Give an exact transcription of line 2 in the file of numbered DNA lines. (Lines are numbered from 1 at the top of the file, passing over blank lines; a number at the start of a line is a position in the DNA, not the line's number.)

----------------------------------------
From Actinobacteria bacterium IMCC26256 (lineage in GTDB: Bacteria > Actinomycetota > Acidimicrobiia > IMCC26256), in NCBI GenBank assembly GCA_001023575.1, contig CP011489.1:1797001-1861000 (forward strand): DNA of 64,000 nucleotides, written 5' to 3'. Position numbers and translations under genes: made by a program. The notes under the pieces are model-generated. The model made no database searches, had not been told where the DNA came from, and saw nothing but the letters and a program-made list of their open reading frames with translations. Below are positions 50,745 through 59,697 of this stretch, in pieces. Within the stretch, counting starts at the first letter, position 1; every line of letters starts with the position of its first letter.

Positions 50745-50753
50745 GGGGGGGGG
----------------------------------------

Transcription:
Positions 50745-50753